To finish up with, here are three more nice Louis Turpin paintings - I like the winter scenes with sheep.
Morning Frost

Apple Orchard with ewe

Winter sheep

Monday, 20 May 2013

Trans-seasonal dressing for Battleaxes

Weather has gone a bit mad, hasn't it?  Are you wearing summer clothes? No? Me neither.  The shops are full of lovely things, but I already have a wardrobe full of hardly worn garments.  So, the answer has to be clothes that can layer, mix and match to wear throughout several seasons - whatever the weather.
In a previous post on buying stylish clothes for Battleaxes, I've listed the brands Battleaxe favours, so let's see what they have to offer....
      Let's start with skirts. Most cotton skirts can be worn with opaque tights, leggings, even boots. You can wear a jumper or cardigan on top when it's cold, bare legs, sandals or sneakers and thin top when its hot. I've bought two skirts this year, one from Seasalt and one from Adini. Both have had plenty of wear already. Fuller skirts need a drop waist or sewn in pleats if you are bigger than tiny.  Try and choose a skirt with at least one darker colour in the pattern - these look better with darker opaques and leggings. Try other colours than black for tights - navy, plum, petrol blue etc. They look more spring-like.
Seasalt skirt - I have this
Adini skirt - I have this too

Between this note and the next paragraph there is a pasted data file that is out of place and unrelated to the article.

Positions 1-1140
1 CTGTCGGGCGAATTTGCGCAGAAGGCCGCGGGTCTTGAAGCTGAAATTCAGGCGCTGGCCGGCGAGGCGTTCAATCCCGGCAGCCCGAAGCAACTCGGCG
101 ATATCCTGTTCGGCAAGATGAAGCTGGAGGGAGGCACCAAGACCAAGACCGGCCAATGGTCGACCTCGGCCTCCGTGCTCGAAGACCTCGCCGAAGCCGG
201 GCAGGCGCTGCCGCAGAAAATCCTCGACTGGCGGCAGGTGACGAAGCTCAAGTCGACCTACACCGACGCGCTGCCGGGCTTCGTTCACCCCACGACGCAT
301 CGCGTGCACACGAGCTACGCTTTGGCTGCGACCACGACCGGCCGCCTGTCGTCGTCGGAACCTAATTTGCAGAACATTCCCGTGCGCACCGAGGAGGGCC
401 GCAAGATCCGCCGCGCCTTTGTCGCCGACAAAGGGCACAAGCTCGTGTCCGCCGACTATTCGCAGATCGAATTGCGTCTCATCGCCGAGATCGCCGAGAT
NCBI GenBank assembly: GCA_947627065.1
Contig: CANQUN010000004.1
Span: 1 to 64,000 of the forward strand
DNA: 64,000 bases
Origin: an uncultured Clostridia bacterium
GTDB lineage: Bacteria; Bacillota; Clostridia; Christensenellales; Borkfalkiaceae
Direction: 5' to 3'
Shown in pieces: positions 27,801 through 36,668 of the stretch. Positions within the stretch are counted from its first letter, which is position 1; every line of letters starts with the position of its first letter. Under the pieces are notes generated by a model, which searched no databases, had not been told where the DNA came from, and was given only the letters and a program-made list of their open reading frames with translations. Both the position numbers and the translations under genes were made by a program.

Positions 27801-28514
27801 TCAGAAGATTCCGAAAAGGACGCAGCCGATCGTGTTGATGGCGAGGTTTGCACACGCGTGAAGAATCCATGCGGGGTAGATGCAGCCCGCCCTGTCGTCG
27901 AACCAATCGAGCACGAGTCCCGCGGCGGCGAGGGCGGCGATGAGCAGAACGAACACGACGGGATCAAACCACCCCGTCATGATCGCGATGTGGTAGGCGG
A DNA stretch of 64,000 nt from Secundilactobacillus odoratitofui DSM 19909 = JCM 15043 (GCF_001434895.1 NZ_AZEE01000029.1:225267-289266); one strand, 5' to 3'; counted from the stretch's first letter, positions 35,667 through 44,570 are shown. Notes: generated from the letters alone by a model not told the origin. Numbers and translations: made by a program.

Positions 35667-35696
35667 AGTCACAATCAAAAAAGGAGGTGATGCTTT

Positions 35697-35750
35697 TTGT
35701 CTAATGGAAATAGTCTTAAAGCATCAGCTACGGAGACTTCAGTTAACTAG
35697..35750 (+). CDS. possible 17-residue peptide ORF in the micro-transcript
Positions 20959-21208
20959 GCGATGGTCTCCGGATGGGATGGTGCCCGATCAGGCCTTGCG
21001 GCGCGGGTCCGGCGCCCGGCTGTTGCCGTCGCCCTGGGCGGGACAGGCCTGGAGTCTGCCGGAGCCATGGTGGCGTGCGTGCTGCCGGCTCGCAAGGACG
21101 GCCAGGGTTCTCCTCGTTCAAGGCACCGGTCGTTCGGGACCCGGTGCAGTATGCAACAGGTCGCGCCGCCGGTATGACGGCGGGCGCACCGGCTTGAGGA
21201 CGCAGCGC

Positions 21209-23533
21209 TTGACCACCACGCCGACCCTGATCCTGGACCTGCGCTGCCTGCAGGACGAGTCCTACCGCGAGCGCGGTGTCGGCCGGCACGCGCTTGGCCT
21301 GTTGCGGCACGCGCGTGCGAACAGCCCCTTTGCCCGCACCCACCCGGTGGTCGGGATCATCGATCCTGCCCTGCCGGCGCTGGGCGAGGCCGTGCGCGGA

Battleaxes need skirts on or just below the knee for wear with bare legs. Avoid maxi skirts - too much fabric, unless you are tall and skinny enough to get away with a simple jersey tube.
     Denim skirts are good too - can be layered up or down indefinitely.
     Next, dresses or tunic tops.  Choose styles without sleeves, or short sleeves, so you can layer a longer sleeved T-shirt underneath comfortably for when it is cooler.  Again, choose styles that can be worn with tights, leggings, skinny jeans when it is cold, bare legs or crop leggings when hotter. Avoid tunic tops that cut right across the middle of the thighs - these are unflattering. Longer is better. Slightly more fitted styles work well, so you can wear a jacket or cardigan on top without looking too huge and voluminous. Talking of huge, fashion websites always show models wearing wide leg trousers under tunics or dresses. I still stick to the maxim volume on top, skinny on the bottom, and vice versa. Otherwise, barrage balloon ahoy. For good shapes and pretty fabrics, try Masai, and again, Adini and Seasalt. White Stuff do a good range too.

     Unless you are planning a long summer holiday somewhere reliably hot, cut down on long floaty maxi dresses in vibrant prints.  Of course, you can layer these up, but mad cat lady/pagan goddess beckons. Also, avoid buying too much voluminous linen - I have two lovely long strange shaped linen skirts from EllaModa - have worn one once, and the other not at all. In fact none of my linen garments get worn that much....
      Tops.  Lots of layering basic cotton T shirts, obviously.  Surprisingly hard to find these days. Oddly enough, I tend to favour Tu at Sainsburys.